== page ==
noun
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A railway track or system of tracks.
noun
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A particular section of a railway network.

The Philadelphia–Trenton line.

noun
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A general method, manner, or course of procedure.

Different lines of thought; took a hard line on defense.

noun
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A manner or course of procedure determined by a specified factor.

Development along socialist lines.

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An official or prescribed policy.

The party line.

noun
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The condition of being in proper or aligned position.

Is the table in line with the sofa?

noun
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A condition of agreement or correspondence.

Your attitude is in line with mine. Is the policy in line with reality?

noun
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One's trade, occupation, or field of interest.

What line of work are you in?

noun
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Range of competence.

Not in my line.

noun
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Ancestry or lineage.
noun
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A series of persons, especially from one family, who succeed each other.

A line of monarchs; comes from a long line of bankers.

noun
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A strain, as of livestock or plants, developed and maintained by selective breeding.
noun
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A sequence of related things that leads to a certain ending.

A line of argument.

noun
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An ordered system of operations that allows a sequential manufacture or assembly of goods at all or various stages of production.
noun
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The personnel of an organization or a business who actually make a product or perform a service.
noun
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A unit of verse ending in a visual or typographic break and generally characterized by its length and meter.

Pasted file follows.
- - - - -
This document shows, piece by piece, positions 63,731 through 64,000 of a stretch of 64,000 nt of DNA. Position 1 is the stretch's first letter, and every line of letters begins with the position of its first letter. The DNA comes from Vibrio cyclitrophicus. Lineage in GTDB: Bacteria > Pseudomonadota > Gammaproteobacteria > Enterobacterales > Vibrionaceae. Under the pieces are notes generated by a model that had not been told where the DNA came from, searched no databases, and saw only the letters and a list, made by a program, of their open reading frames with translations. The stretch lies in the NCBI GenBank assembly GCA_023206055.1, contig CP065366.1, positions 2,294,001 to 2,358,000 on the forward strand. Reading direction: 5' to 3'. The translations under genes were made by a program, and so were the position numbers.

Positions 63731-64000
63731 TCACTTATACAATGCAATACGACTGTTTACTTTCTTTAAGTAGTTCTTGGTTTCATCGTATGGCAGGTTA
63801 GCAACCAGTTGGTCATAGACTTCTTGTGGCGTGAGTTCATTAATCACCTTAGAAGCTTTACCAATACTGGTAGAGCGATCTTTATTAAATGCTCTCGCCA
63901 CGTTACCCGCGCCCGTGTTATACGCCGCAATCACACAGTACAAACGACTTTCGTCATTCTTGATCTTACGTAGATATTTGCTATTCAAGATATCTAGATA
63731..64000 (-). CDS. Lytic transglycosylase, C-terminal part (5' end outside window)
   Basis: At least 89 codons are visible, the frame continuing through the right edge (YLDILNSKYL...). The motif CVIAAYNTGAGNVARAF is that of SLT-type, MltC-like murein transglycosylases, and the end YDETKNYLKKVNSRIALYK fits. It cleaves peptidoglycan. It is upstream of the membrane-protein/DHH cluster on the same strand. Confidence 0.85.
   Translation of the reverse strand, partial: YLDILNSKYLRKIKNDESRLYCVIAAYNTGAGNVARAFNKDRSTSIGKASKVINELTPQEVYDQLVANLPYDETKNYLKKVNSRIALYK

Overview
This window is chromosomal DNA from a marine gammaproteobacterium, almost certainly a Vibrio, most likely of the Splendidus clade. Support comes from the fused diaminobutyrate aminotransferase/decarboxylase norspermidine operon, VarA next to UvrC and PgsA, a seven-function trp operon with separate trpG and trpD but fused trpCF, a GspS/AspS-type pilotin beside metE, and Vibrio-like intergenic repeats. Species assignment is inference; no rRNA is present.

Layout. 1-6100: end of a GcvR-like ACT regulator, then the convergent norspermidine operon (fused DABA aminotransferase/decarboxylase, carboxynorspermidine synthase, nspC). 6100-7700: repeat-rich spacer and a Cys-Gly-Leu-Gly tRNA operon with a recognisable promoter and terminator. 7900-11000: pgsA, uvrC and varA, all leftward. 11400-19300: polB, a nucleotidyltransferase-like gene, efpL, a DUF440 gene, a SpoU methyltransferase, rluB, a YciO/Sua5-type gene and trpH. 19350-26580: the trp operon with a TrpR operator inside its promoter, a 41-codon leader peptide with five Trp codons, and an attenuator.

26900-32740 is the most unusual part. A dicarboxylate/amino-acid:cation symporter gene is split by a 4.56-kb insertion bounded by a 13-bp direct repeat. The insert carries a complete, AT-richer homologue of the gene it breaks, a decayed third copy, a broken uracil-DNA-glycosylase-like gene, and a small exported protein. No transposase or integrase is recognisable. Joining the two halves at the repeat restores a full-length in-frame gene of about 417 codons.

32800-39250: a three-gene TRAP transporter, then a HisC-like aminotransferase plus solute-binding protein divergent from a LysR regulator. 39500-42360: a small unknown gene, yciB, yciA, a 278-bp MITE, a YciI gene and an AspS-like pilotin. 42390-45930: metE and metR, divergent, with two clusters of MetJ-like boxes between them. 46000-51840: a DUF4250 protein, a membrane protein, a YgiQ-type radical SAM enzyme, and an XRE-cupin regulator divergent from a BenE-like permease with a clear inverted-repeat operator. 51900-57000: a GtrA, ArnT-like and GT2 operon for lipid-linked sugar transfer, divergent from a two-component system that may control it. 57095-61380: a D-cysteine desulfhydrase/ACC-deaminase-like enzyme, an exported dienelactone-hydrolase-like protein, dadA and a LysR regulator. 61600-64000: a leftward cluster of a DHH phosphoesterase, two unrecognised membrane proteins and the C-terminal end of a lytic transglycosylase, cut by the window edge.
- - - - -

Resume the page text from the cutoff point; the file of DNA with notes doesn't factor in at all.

A line of iambic pentameter.

noun
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A unit of uninterrupted text spoken by an actor in a theatrical presentation.

Spent the weekend learning her lines.

noun
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A marriage certificate.
noun
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A usually specified number of lines of prose or verse to be written out by a pupil as punishment.
noun
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A source of information.
noun
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The information itself.

Got a line on the computer project.

noun
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(music) One of the five parallel marks constituting a staff.
noun
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A sustained melodic or harmonic part in a piece.

Strained to hear the tenor line.

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A formation in which elements, such as troops, tanks, or ships, are arranged abreast of one another.
noun
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The battle area closest to the enemy; the front.
noun
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The combat troops or warships at the front, arrayed for defense or offense.
noun
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The regular forces of an army or a navy, in contrast to staff and support personnel.
noun
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The class of officers in direct command of warships or of army combat units.
noun
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A bulwark or trench.
noun
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An extended system of such fortifications or defenses.

The Siegfried line.

noun
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A foul line.
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A real or imaginary mark demarcating a specified section of a playing area or field.
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A real or imaginary mark or point at which a race begins or ends.
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The center and two wings making up a hockey team's offensive unit.
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(football) A line of scrimmage.
noun
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(football) The linemen considered as a group.
noun
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(geog.) An imaginary circle of the earth or of the celestial sphere, as the equator or the equinoctial circle.
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(hockey) The two wings and the center playing together.
noun
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(math.) A continuous series of points, or the path of a moving point, thought of as having length but not breadth, specif., such a series or path when perfectly straight.
noun
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(music) Any of the long parallel marks forming the staff.
noun
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(tv) A scanning line.
noun